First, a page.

I have had diabetes for fifteen years and have kept it under control. But recently, my blood sugars have been higher, around 200 during the day. My daughter thinks I should try the glycemic index diet. What do you think?
The glycemic index diet was introduced by Jenkins et al. in the early 1980s as a ranking system for carbohydrates based on their immediate impact on blood glucose levels (1). It was developed as a meal-planning guide for people with diabetes, with emphasis on low glycemic index foods. The premise is to choose low GI foods to help control blood sugar levels and avoid spikes. The GI concept has since expanded to include weight loss and disease prevention, although its benefits in these areas have not been backed by science.
The GI system ranks foods from 0 to 100; the smaller the number, the less impact it has on your blood sugar. Glucose is given the value of 100; all other foods are ranked comparatively to glucose. The GI values are classified as low, medium, and high. Below are examples of foods in each category (2):
Low GI (0-55) — old-fashioned oats, apples, peanuts
Medium GI (56-69)— orange juice, instant oatmeal, whole wheat bread
High GI: (70 and higher)— watermelon, baked potato, corn chips
Critics of the GI classification say it is not a measure of good nutrition. For example, the GI of ice cream, a food high in calories and fat, is low; whereas, the GI of watermelon is high even though it is low in calories and a good source of vitamin A.
The Glycemic index only tells part of the story. The glycemic load (GL) concept gives us a more real-life predictor of carbohydrate consumption. The GL considers the glycemic index of a particular food and the amount of glucose a portion will deliver (3). As a frame of reference, a GL higher than 20 is considered high, between 11 and 19 is medium, and ten or less is considered low (4). It is recommended to consume a total GL of 100 or less each day.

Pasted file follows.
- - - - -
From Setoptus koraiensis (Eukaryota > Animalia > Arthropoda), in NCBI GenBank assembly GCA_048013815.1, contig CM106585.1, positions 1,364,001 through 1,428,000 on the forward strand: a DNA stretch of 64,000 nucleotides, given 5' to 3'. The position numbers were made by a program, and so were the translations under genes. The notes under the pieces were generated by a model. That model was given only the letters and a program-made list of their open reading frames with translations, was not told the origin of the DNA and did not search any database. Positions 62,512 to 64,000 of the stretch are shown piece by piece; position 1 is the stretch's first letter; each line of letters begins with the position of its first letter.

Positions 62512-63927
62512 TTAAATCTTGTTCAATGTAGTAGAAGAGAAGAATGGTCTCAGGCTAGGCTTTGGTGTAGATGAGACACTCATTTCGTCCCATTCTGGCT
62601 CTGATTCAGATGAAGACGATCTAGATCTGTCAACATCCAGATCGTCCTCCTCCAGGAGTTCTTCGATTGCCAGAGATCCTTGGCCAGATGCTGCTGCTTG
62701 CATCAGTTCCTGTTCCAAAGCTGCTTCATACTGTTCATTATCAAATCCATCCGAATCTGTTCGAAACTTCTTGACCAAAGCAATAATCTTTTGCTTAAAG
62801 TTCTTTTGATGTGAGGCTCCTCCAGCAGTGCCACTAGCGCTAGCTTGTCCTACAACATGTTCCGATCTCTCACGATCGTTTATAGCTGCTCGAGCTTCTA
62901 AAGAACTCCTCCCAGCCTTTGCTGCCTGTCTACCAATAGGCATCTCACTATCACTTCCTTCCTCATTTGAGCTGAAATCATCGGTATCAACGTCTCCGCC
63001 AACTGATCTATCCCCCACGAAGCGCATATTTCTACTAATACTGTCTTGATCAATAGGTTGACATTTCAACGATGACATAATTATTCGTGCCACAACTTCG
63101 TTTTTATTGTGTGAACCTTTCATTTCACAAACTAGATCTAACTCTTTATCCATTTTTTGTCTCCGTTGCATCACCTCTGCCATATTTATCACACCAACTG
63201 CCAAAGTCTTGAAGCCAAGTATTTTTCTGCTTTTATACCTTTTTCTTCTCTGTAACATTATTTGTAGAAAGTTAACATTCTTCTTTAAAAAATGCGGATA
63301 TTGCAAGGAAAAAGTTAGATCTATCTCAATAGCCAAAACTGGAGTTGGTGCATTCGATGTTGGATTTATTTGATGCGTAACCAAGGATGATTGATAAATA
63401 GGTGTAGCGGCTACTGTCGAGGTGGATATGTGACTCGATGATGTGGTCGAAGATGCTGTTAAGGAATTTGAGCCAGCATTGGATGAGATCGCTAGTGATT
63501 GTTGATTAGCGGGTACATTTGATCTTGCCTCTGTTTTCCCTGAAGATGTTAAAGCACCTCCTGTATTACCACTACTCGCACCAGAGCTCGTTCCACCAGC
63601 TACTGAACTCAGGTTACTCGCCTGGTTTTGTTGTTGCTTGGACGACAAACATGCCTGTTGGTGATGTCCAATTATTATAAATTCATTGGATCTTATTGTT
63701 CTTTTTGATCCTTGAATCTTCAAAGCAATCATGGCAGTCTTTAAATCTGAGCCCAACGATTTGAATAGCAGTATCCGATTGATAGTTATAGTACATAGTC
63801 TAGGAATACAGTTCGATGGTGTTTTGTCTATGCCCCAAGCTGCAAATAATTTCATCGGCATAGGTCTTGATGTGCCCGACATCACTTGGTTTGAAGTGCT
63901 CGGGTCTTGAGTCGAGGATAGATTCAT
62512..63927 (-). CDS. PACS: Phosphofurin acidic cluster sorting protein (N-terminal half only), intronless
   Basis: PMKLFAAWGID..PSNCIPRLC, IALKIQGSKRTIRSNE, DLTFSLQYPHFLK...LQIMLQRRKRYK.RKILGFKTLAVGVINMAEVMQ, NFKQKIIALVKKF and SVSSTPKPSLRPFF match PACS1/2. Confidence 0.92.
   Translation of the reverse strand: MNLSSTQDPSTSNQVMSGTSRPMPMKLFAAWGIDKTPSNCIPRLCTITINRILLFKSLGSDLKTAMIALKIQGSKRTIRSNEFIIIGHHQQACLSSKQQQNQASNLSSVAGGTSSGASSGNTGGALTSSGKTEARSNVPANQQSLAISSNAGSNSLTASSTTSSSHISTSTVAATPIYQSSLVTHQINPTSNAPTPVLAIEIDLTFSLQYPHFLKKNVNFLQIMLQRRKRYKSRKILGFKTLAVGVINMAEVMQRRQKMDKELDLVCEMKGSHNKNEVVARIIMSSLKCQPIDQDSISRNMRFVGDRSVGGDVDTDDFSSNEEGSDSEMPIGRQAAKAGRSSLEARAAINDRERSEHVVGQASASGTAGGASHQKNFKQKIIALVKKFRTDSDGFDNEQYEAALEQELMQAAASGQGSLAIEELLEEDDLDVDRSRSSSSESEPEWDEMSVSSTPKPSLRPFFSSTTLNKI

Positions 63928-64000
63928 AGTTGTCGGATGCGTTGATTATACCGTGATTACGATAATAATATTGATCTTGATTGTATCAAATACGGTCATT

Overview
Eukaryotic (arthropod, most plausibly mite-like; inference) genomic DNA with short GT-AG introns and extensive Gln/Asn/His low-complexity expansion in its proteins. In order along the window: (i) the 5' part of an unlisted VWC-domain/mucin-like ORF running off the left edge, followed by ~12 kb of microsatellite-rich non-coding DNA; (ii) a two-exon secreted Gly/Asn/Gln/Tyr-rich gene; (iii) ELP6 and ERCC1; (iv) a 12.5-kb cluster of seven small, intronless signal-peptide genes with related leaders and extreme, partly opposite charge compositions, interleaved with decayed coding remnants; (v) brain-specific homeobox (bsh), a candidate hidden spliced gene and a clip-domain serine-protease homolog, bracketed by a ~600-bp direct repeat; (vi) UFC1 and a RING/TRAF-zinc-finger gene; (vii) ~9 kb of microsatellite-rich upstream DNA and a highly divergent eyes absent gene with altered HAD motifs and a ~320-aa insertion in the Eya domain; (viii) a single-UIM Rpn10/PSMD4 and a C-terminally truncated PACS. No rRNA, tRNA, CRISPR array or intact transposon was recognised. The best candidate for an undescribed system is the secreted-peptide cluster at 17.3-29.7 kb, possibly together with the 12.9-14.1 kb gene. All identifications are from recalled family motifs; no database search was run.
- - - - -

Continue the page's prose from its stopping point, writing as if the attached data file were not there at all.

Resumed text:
Studies on GI and its impact on health-related outcomes have mixed results. The American Diabetes Association states that the overall amount of carbohydrates consumed is more important than GI (5). The glycemic index diet is still debated among dietitians, with this RDN not recommending it. It’s a complex system when carb counting is much easier and effective.
Perhaps a more straightforward way of keeping track of foods that drastically raise your blood sugar is to keep a log. Then you can avoid these foods or modify them. For instance, some people complain that white rice spikes their blood sugar levels. In this case, you have three choices: avoid it, eat a smaller portion, or switch to brown rice.
The bottom line is do what works for you. Maintaining healthy glucose levels and a healthy weight are of utmost importance in diabetes management. Talk to your doctor or dietitian if your blood sugar levels remain high.
Until next time, be healthy!
Leanne McCrate, RDN, LD, CNSC, is an award-winning dietitian based in Missouri. Her mission is to educate consumers on sound, scientifically-based nutrition. Do you have a nutrition question? Email her today at email@example.com. Dear Dietitian does not endorse any products, health programs, or diet plans. References • Venn, B., Green, T. Glycemic index and glycemic load: measurement issues and their effect on diet–disease relationships. Eur J Clin Nutr 61, S122–S131 (2007). https://doi.org/10.1038/sj.ejcn.16029 • 2,4 Glycemic index and glycemic load (n.d.) Retrieved from https://lpi.oregonstate.edu/mic/food-beverages/glycemic-index-glycemic-load • The lowdown on glycemic index and glycemic load (n.d.) https://www.health.harvard.edu/diseases-and-conditions/the-lowdown-on-glycemic-index-and-glycemic-load • Glycemic index and diabetes (n.d.) https://www.diabetes.org/glycemic-index-and- diabetes